Have a Heart for Kids Day rally, 2015

Media Digest 2-25-2010

Anonymous (not verified) 02/25/10
In this edition you'll find stories about the state House and Senate budget proposals and opinion pieces calling for more revenue to offset deep cuts -- a push that the Children's Alliance and other members of the Rebuilding Our Economic Future Coalition strongly support. You'll also read about the importance of early dental care and a study theorizing why pay for early learning teachers remains so low.
Rebuilding Our Economic Future Coalition: New Revenue Too Little, New Cuts Too Deep I Public News Service I 2-24-2010
Budget-balancing resembles high-wire juggling for Washington
state lawmakers lately. Both the House and Senate released their budget
proposals on Tuesday; both include raising similar amounts of revenue -
under $1 billion - to close a budget shortfall of $2.8 billion. Each
proposal is already being scrutinized and coming up lacking. The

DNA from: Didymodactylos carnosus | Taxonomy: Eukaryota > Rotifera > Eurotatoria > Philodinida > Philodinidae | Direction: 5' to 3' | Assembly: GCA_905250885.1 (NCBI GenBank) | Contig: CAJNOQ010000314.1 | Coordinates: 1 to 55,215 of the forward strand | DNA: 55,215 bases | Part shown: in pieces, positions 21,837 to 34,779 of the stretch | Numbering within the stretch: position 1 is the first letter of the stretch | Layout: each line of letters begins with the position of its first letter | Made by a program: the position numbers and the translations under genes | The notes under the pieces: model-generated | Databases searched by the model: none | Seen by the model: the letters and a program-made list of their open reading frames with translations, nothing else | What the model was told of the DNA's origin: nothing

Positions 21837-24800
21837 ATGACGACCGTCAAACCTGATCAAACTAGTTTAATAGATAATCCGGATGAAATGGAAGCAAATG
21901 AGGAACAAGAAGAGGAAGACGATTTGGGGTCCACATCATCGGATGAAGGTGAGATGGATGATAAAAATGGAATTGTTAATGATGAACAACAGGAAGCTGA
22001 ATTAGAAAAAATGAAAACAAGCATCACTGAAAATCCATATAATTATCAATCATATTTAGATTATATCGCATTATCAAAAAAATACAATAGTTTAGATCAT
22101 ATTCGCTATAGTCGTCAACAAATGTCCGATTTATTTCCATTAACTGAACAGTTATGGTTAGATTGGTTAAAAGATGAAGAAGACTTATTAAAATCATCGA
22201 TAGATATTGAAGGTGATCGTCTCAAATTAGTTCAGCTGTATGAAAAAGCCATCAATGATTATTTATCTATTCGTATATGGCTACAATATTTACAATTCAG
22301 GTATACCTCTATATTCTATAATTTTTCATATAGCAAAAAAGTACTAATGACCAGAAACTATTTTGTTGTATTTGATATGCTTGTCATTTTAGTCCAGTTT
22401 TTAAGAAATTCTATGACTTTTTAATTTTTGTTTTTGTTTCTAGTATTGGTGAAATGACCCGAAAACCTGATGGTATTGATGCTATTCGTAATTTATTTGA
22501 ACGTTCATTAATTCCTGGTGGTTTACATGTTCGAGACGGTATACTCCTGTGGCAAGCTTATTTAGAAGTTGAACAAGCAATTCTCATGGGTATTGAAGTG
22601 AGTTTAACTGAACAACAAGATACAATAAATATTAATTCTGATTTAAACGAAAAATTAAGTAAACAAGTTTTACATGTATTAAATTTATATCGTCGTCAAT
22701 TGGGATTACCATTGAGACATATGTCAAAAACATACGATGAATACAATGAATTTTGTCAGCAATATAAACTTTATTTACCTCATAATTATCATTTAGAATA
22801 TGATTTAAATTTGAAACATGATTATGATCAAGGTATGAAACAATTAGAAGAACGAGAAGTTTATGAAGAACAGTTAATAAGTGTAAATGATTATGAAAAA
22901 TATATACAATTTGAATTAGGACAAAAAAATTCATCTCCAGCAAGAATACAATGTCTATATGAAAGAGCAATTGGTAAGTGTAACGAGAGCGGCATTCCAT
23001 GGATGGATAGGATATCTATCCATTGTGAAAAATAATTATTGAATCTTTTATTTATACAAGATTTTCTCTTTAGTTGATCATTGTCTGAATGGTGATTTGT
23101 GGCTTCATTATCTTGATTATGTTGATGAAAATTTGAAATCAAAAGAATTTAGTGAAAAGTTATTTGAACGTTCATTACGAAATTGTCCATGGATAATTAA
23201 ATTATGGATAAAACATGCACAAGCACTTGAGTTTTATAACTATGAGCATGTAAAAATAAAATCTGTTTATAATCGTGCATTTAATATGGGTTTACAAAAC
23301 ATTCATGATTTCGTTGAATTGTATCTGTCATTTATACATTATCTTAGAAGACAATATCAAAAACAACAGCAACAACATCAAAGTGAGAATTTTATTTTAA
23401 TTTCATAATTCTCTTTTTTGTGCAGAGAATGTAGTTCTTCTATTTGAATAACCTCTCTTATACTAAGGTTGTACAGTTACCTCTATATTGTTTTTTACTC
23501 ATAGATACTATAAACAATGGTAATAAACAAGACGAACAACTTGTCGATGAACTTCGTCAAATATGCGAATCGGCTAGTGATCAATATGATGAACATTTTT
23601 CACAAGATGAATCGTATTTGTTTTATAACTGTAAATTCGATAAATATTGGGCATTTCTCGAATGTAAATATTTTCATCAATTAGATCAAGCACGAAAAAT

grassroots group Fuse Washington says the budgets are generally aiming
in the right direction, although they continue to rely heavily on
deeper cuts to education, health and senior services.
Too Many Cuts, Too Few Taxes: The State Legislature’s Budget Proposals Are Out of Balance I Olympia Newswire I 2-23-2010
Mark your calendar. Tuesday, February 23, 2010 was the high
water mark in our state government’s efforts to preserve Washington’s
health, education and human-services infrastructure against the ravages
of the Great Recession. From here, things will only get worse.
'Will of the people' often subjected to tinkering | Seattle Times I 2-24-2010
As Gov. Chris Gregoire signed a bill clearing the way for tax
increases Wednesday, the outcry was strong, just as it has been for the
past several weeks as the measure inched through the Legislature. ...
This is hardly the first time lawmakers have gone against the "will of
the people" as expressed by initiatives. In the past decade, state
lawmakers — Democrats and Republicans — have poked holes in
voter-approved initiatives that restrained state spending, gave
automatic raises to teachers and demanded more money for public
schools, among others.
Opinion: Balancing state budget with cuts only would hurt the economy more than help I Seattle Times I 2-24-2010
For the second year in a row, state lawmakers are faced with
unprecedented budget challenges, thanks mostly to the national
recession that has been deeper and more prolonged than initially
projected. ... From our perspective as economists and small-business